Similarly, the beating heart of Operation Java are two young men who have nothing to do with law enforcement, at least initially—they are fresh engineering graduates (computer science, obviously) who’re looking for a steady job with a respectable paycheque. Antony (Balu Varghese) and Vinay (Lukman Lukku) are both compelling characters because of their honesty and candour. We are shown interview clips where the two say lines like, ‘My biggest flaw is that I work too hard sometimes.’ We see how they are frustrated with the job market, but never bitter.
The beauty of Operation Java is the way it shows cyber-criminals as one step ahead of the outdated, law enforcement machinery
Share this on
Much later, Antony and Vinay have a conversation where they talk about the country’s education system and how everybody wants them to do an MBA and find managerial jobs. But who’s looking out for youngsters like them, who want their education to mean something, who want jobs that use the skills they’ve acquired through years of studying and practice? Up until now, Indian cinema has restricted questions like these mainly to clichéd Bollywood fare like Aamir Khan’s 3 Idiots (2009), based on the Chetan Bhagat bestseller Five Point Someone.
The beauty of Operation Java is the way it incorporates overarching themes like this one within its core concern: the rise of cyber-criminals who seem to be perpetually one step ahead of the outdated, outgunned law enforcement machinery.
The better products in the cybercrime canon are the ones that pay close attention to how gender and class intersect with the matter at hand. In this respect, both Chakravyuh and Chakra fail, while Jamtara and Operation Java succeed.
Chakra and Chakravyuh both briefly acknowledge two facts—one, that the world of technology is still largely male-dominated, especially in India; and two, women are high-risk targets for cybercrime in India, not least because of how often blackmail is at play. However, their actual characters remain stereotypes.
In Chakravyuh, IP, the female hacker character, seems to exist only to transparently lust after her colleague, protagonist Inspector Virkar. And after a solid four episodes of entirely inappropriate workplace behaviour, she is ‘fridged’, a term used when female characters are abruptly killed off for the express purpose of creating a revenge plot for the male protagonist. Chakra features a ‘strong woman’ stereotype not uncommon in mainstream Tamil cinema. Shraddha Srinath’s ACP Gayathri acts tough and beats up the bad guys, up… until the hero, Chandru (Vishal), shows up, at which points she goes back to smiling approvingly from a distance.
Operation Java, in contrast, has a poignant opening scene where a hassled middle-aged woman narrates her story to the cyber cell as calmly as she can. A ‘deep-faked’ pornographic video has been circulating in her neighbourhood, and her neighbours think it’s her in the clip. ‘My children have to go to school here,’ the woman pleads before the police. She is calm but on the verge of breaking down, as the listeners realise—and in that moment, we see how the cyber cell has learnt about the social implications of what they do for a living.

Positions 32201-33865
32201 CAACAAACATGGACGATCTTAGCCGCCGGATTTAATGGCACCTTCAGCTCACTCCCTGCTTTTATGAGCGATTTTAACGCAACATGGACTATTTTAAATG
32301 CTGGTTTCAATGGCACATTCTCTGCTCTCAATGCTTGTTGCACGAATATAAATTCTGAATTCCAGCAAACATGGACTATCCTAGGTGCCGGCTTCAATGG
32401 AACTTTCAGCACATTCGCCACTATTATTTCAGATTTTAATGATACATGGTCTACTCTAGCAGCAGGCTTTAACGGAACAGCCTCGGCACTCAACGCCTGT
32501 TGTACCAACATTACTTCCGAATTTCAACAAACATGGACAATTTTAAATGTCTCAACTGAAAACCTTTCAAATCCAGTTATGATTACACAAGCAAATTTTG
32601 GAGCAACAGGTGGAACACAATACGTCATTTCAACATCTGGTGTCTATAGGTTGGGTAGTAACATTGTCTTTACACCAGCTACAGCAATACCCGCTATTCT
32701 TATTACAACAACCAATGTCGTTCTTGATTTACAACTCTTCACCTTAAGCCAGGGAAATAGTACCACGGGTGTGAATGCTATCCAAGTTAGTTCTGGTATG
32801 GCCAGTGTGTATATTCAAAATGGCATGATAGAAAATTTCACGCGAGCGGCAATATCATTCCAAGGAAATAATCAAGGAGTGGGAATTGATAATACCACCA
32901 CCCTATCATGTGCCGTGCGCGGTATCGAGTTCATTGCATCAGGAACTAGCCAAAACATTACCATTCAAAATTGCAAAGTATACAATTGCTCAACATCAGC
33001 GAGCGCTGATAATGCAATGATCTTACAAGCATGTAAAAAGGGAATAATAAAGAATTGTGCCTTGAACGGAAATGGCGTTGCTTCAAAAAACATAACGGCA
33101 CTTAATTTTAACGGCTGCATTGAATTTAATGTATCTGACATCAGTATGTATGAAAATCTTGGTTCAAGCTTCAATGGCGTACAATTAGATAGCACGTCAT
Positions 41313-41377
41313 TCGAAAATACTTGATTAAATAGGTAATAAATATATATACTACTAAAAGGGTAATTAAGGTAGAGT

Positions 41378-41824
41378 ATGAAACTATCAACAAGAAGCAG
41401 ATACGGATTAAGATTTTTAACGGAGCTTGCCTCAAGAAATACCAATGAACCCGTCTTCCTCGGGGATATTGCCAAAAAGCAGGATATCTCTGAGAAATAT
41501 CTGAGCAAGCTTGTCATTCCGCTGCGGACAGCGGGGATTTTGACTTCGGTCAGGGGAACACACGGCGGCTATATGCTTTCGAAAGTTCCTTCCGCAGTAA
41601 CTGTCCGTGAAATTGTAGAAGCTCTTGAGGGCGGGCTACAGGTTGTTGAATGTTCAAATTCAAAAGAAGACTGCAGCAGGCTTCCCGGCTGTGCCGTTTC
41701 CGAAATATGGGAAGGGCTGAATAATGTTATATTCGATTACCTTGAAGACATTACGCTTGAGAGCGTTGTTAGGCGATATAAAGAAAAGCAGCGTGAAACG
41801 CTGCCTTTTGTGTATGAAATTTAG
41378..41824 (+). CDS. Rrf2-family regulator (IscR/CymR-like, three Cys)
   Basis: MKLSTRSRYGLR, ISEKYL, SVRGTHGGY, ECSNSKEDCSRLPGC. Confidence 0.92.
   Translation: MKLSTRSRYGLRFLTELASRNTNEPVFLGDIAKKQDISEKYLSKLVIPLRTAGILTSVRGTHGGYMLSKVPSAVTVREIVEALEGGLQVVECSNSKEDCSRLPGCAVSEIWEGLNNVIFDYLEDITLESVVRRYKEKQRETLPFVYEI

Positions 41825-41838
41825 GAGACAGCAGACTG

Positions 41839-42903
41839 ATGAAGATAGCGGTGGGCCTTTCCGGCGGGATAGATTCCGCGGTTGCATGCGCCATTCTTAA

Similarly, Jamtara does a good job of examining how class issues drive the young phishing masterminds in the eponymous Jharkhand town. At numerous occasions, we are shown sweeping shots of Jamtara, where unemployed young men are plentiful. Many of these men take to petty crime. Sunny (Sparsh Shrivastav), the protagonist, just knows how to execute a highly profitable, ultra-modern kind of crime.
The girl he wants to marry, Gudiya, runs an English-language coaching centre, designed to churn out future BPO employees. Sunny keeps quoting amounts of money to Gudiya—one day, he hopes to quote a high enough figure for her to say yes to his marriage proposal. After that happens, she joins the scam, teaching her students how to cheat people over the phone in proper English.
In a beautifully written and performed scene, we are shown two things unfolding, with alternating shots. At Gudiya’s coaching centre, she is going through the basics of the phishing operation with her students, who are learning quickly. Meanwhile, at the local cyber cell office, a young, IIT-educated officer is growing exasperated as Jamtara’s police officers are yawning, eyes glazed over, in the middle of his cyber crime presentation.
The young and the hungry are learning quickly, at the expense of the old, the well-fed and the complacent.
However, this same introspection deserts Jamtara when it comes to caste. In a misguided scene, we see Sunny saying, ‘Ab jiske paas paisa hai, wohi zamindar’ (Whoever has money is landlord now), which is a short-sighted view of how caste functions in India. Even more troubling, an upper-caste character in one scene uses a shocking, casteist slur against a lower-caste character. Had Jamtara’s writer’s room been more diverse, the slur in question (which is illegal in India) would never have been used.
Cybercrime will only receive more and more pop-cultural attention in India. It is imperative, therefore, that its creators realise the endless—and typically Indian—issues that go hand-in-hand with criminal enterprises of any kind, and cybercrime especially so.
Successful, convincing and realistic stories will only happen when the underlying sociology (caste for Jamtara, the economy of ‘degree mills’ for Operation Java) is given the time and attention it deserves.